SONY HDC-4800 4K/UHD Professional Camera System Review

A Review by Andy McKenzie - Chief Engineer, Finepoint Broadcast Ltd.


First announced at NAB 2016, the Sony HDC-4800 is a studio camera system capable of shooting 4K/UHD at up to 8x or full HD at up to 16x. With a price point upwards of £250,000 it is a very high-end product with a wide feature set. In Sony's own words, "This is the future of live production, designed to satisfy the storytelling aspect of modern sports production.” Deliveries began in mid 2017 and, after careful preliminary evaluation, we invested in several systems for our hire fleet ahead of the FIFA World Cup in Russia.

The HDC-4800 incorporates a 4096 x 2160 pixel Super 35mm CMOS sensor to take advantage of PL mount lenses for live sports shooting. It also supports B4 lenses via an optional adaptor for HD production. A motorised dual ND/CC filter can be operated remotely to allow variable exposure control. Wide colour space (BT.2020 and BT.709) is supported in the current model. HDR support using an S-Log3 gamma curve also comes as standard.

The HDC-4800 networks with Sony’s HDC series cameras, with matching colorimetry and a wide range of adjustment. Both systems take advantage of existing build-up kits, remote control panels, master setup units and viewfinders. The BPU-4800 is a matching unit that connects to the HDC-4800 via SMPTE optical fibre cable for 4K high frame rate (HFR) signal transmission and simultaneous high-quality XAVC recording.
Storage within the BPU-4800 allows up to four hours of continuous 8x super motion 4K capture without requiring any connection to a live server. The HDC-4800 captures full-resolution 4K UHD images at up to 400p or Full HD at 800p (16x). Also accessible in the BPU-4800 is a 'Share Play' mode with the PWS-4500 multi-port 4K/HD live server connected with a dedicated IP network.

A typical system configuration comprises one or more camera heads, BPU-4800 main signal processor, remote control panel and motion effects controller plus an HDMI-connected monitor which functions as the GUI display.

4K shooting for HD delivery is currently common practice and the same principle can be applied with the HDC-4800. During replay, 4K content shot in 4K on the HDC-4800 can be cut out and moved around an HD frame within the 4K slo-mo.

That's a general outline. How does it translate into a working system? At this price point one is entitled to expect impressively good performance, uncompromising build quality, easy maintainability, intuitive operation and good documentation. The HDC-4800 delivers in all five respects.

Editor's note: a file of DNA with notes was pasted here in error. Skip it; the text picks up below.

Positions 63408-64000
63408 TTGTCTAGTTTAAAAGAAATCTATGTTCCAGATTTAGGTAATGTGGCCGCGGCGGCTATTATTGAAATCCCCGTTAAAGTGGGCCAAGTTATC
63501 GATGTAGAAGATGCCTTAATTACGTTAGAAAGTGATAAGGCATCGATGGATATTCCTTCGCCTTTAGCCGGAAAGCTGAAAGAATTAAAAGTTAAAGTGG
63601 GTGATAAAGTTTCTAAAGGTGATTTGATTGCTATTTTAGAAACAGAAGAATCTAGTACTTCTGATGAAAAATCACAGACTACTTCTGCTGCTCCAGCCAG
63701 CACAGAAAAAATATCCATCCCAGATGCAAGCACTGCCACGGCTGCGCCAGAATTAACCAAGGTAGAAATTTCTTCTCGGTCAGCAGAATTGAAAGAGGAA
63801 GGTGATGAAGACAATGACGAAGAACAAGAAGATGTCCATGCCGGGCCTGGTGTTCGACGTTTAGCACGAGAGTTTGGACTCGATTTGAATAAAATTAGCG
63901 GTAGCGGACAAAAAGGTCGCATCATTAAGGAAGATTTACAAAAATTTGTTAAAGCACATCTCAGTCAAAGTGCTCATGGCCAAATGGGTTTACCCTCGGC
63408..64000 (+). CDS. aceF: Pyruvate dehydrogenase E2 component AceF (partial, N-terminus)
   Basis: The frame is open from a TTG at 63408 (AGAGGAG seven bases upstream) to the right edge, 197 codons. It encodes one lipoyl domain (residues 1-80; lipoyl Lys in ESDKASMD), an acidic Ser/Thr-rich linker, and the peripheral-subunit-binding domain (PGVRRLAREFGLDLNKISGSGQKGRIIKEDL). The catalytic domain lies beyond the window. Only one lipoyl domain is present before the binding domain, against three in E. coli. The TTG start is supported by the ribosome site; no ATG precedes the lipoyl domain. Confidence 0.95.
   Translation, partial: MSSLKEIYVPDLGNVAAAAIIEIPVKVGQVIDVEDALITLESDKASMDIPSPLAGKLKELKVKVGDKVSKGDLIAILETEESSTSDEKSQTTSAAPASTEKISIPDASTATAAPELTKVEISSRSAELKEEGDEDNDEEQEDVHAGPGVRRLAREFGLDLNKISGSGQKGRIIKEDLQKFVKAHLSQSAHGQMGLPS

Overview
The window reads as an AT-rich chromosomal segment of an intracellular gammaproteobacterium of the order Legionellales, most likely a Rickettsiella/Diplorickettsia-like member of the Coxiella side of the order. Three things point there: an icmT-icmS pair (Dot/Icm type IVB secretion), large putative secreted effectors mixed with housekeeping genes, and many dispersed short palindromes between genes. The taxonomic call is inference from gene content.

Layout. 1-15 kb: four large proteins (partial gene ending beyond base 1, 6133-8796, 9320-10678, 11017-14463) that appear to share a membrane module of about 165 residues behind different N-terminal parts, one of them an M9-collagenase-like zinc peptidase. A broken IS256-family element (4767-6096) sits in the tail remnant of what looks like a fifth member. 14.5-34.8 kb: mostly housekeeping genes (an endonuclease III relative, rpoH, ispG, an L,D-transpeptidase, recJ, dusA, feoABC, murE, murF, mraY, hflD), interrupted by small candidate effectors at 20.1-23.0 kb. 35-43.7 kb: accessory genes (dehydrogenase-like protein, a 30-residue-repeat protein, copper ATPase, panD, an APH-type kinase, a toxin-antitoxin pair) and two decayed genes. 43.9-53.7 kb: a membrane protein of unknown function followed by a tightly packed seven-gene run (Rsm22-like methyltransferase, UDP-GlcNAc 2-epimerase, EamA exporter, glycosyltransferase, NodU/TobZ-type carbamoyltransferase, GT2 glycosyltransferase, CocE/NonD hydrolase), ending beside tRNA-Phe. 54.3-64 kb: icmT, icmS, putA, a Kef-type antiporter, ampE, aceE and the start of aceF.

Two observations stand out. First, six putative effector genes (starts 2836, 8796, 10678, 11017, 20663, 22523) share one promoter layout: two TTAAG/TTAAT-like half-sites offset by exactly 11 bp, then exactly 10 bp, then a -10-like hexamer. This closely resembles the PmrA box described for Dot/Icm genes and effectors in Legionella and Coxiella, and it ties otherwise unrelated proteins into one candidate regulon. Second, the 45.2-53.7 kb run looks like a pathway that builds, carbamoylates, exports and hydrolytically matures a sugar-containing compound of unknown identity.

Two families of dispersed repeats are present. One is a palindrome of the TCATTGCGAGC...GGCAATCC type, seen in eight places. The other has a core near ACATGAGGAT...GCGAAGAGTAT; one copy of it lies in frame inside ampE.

First the performance. The camera conformed fully to specification not least in terms of optical sensitivity. One caveat which applies to any slow-motion camera is the need to ensure good lighting when shooting at high shutter speeds. At normal speed, all is fine.
The build quality is excellent, highly robust both externally and internally, with a commendable uniformity of components right down to board level. Spares availability is good if or when replacements are needed. Sony runs a very efficient online ordering service for spares with typically two to three days delivery time for parts. Maintenance access is straightforward but, it should go without saying, anything more ambitious than superficial cleaning is best left to experienced service technicians. A useful diagnosis menu is provided for checking factors such as board status, ROM version, camera input voltage, camera current consumption and the length of the cable connecting the camera to the control unit.

Routine maintenance from an operator's viewpoint is entirely a matter of menu configuration. Setup functions such as white shading, black shading, hue matrix, auto iris, microphone level, tally, output configuration, date/time and battery alarm trigger are all easily accessed via a clean and simple maintenance menu. Or for simplicity, just select auto setup and execute auto black, auto white, auto level and test functions. A versatile of iris, lens, and tally modes can also be checked or adjusted.

Paint parameters are controlled via a separate menu giving access to settings such as video levels, colour temperature, gamma, saturation, knee, white clip, detail, HD detail, 4K detail and skin tone detail. Also controlled via this window are shutter speed, noise suppression, flicker reduction and HDR setup. The HDR subset gives access to HDR mode, SDR gain, HDR contrast, HDR black offset and HDR knee/point/slope. Paint data scene files can be saved to internal memory and instantly recalled.

The HDC-4800 has a very similar setup and control style to other broadcast-quality cameras in the Sony which allows operators to move across from one to another without needed to readjust their brains. Practically all the features can be accessed, adjusted and operated easily through an intuitive menu system. Operators moving across from other camera brands should obviously read the documentation and do some trial shooting before heading out on a major project. The user manual is well written and excellently presented, including all necessary diagrams. As always these days, a copy of the user manual can be downloaded as a PDF in case the printed original goes astray.

In summary, an excellent camera system well matched to the needs of today's HD world while at the same time being 4K future proof.

Photo credit: Pro Sony website

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